Also, I had concerns about compromising any potential future academic roles (no use burning even hypothetical bridges) by spouting off about the state of post-secondary education, as I see the situation, and so I erred (if erring it was) on the side of anonymous caution.

I made the decision to write pseudonymously. I thought that doing so would afford a measure of security, and offer the opportunity to write in a different voice. Cole Davidson is the name of the narrator of a fictional piece of something I’ve been working on for a very long time.

Interestingly, although I never confirmed or denied one way or another, most of my return readers- many who have become friends over the years- assumed that I’m male, which, given the name, is, I guess, not surprising. Reading some of the earliest posts (and some of them make me cringe, so if you’re feeling curious, please tread lightly) I, at least, can see the struggle between first- and third- person, vying for the post of narrator. Telling my own stories, but doing so as if I’ve told them to someone else who is now recounting them… yeah. That got old fast. Though perhaps not fast enough.

I quickly discovered that this blog had the potential to be an on-going conversation– and the discussions that I’ve had here never cease to amaze me. In order to fully engage in this dialectic, I let go of all traces- save the pseudonym- of the literary conceit that even possibly prevented me from speaking authentically as myself.

A little while ago, one of my former students sent me a PM commenting on one of my posts (since they are linked to my Facebook, LinkedIn and Twitter pages- I also have a Tumblr, but I’m rarely over that way, these days- posts are connected to my not-so-secret identity, as well), talking about what I’d written and asking why I assumed a male voice in communicating my ideas. Having listened to me over the course of a year of lectures and study groups, she was quite convinced that the voice was mine- and a little confused as to why I’d assume a male persona while writing about the stuff I used to teach about.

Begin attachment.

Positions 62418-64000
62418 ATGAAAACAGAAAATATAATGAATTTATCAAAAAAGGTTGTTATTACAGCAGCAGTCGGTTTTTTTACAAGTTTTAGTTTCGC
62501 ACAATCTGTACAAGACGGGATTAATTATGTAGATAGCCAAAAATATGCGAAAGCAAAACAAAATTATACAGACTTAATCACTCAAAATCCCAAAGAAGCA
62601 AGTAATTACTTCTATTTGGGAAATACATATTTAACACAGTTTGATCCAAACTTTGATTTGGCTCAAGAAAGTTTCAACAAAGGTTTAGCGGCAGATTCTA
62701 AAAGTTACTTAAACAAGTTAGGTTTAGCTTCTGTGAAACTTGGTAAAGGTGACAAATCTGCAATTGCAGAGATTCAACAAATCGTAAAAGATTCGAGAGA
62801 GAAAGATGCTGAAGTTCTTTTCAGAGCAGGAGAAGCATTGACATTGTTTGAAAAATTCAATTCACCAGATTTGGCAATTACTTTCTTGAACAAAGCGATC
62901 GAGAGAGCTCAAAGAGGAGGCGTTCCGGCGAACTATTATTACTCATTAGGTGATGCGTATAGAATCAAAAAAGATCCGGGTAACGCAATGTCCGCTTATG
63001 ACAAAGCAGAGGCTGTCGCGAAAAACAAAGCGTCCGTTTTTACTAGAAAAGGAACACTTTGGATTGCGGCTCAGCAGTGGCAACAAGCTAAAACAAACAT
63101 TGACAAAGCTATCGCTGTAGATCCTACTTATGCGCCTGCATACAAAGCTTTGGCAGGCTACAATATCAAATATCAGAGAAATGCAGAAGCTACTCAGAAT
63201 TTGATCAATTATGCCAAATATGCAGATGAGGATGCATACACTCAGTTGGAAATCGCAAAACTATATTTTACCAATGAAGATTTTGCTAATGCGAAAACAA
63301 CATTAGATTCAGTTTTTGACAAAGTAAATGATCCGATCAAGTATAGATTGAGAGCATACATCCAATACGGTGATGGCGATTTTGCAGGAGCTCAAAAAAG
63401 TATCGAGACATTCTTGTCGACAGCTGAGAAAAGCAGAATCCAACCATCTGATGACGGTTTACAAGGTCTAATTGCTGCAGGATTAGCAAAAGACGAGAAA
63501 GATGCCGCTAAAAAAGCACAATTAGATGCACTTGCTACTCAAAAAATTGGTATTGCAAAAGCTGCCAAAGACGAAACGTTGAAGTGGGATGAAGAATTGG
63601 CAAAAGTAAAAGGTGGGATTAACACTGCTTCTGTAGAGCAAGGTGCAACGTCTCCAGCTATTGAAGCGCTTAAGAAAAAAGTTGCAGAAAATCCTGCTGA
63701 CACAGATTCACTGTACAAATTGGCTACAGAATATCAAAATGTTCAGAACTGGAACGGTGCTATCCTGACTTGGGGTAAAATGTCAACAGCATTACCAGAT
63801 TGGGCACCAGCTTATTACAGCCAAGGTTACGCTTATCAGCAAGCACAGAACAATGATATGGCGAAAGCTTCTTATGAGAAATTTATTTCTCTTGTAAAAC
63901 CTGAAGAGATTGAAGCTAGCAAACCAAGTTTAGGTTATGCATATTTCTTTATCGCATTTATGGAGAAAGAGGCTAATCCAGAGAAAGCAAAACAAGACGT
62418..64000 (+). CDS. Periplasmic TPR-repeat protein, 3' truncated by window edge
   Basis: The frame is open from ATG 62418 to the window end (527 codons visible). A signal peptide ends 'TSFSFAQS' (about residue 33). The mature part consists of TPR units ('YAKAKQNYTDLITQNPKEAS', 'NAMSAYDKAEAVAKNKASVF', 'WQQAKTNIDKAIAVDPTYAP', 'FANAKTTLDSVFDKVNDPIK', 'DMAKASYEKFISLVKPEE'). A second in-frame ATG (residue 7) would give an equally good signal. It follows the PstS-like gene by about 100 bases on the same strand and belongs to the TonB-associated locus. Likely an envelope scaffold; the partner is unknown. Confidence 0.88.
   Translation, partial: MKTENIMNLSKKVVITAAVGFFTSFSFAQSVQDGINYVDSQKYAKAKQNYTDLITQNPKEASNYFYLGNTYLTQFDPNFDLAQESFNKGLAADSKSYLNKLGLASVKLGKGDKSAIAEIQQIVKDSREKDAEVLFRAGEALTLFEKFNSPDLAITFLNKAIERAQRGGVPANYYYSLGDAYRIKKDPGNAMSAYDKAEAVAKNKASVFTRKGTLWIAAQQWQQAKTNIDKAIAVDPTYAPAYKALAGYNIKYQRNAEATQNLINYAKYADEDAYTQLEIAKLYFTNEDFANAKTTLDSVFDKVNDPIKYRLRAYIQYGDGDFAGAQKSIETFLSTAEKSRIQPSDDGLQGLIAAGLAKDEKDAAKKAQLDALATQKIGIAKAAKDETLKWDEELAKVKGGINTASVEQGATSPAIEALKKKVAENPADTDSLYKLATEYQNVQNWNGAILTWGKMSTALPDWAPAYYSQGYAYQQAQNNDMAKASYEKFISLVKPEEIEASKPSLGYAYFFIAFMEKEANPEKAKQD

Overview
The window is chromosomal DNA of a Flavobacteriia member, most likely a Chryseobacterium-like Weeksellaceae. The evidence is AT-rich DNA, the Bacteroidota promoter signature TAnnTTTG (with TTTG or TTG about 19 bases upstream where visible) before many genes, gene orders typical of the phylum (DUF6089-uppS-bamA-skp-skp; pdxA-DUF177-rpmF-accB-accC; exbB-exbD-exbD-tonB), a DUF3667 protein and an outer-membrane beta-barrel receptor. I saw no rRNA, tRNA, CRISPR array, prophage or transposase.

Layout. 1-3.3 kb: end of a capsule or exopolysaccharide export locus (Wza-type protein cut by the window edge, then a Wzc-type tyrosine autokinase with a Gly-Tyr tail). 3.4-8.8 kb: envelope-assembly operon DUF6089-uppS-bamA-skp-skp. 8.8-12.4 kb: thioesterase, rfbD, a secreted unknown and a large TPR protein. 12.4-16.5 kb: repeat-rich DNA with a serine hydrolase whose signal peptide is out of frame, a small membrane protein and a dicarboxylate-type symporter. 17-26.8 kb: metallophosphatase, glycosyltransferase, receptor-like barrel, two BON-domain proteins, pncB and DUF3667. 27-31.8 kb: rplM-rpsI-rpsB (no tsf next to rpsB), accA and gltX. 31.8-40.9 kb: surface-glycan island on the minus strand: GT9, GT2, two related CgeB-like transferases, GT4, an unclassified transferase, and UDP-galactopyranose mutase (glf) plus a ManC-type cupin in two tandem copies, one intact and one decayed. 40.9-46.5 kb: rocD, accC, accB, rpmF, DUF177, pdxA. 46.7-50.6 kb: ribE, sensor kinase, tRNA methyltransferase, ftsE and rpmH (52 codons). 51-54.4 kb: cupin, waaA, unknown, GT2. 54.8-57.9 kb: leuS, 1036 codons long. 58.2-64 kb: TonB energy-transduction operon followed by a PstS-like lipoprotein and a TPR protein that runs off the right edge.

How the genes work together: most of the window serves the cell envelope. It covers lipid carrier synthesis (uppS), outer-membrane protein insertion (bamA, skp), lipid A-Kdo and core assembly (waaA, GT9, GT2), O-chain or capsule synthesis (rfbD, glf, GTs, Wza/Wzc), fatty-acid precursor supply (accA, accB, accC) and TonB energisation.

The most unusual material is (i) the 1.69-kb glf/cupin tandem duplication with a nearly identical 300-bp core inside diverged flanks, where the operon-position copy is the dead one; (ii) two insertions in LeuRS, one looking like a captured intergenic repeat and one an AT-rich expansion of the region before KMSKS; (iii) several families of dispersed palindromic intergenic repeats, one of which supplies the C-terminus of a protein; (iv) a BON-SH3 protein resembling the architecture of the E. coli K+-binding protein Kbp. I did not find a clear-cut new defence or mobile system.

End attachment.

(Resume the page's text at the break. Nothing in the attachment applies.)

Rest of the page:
She wasn’t critical- just curious. She is a great writer, and has adopted different voices herself, so was looking to chat about my experience doing so.

I’ve been writing as Cole for long enough now, that I sometimes forget that’s it’s not ‘really’ me putting ‘myself’ out there. If he ever had his own voice (and I hope he still does- in the novel, at least), then he’s been over-shouted by mine, hereabouts.

The fact that I don’t use my real name is the only fictive part of my existence here at colemining. It’s all me- so very much so that I long ago left behind all hopes of sorting out the character whose name I assumed, with all good intentions, in this particular outlet.

Which means, that if the real Cole Davidson is to see the light of day (and I think he deserves to do so- especially since some usurper stole his identity more than two years ago), it will have to be in a different place- the one he was ‘born’, if you will, to inhabit. So I’m working on the fiction again. Stealing time (and who has enough of that, these days?) away from my peeps in this WordPress world, in order to spend some in one that I have created in its entirety (insofar as anyone ever creates anything whole-cloth. That world is recognizably similar to our own, after all).

Divided loyalties, of a sort. But no one ever said that paying attention to all the voices in my head was supposed to be easy.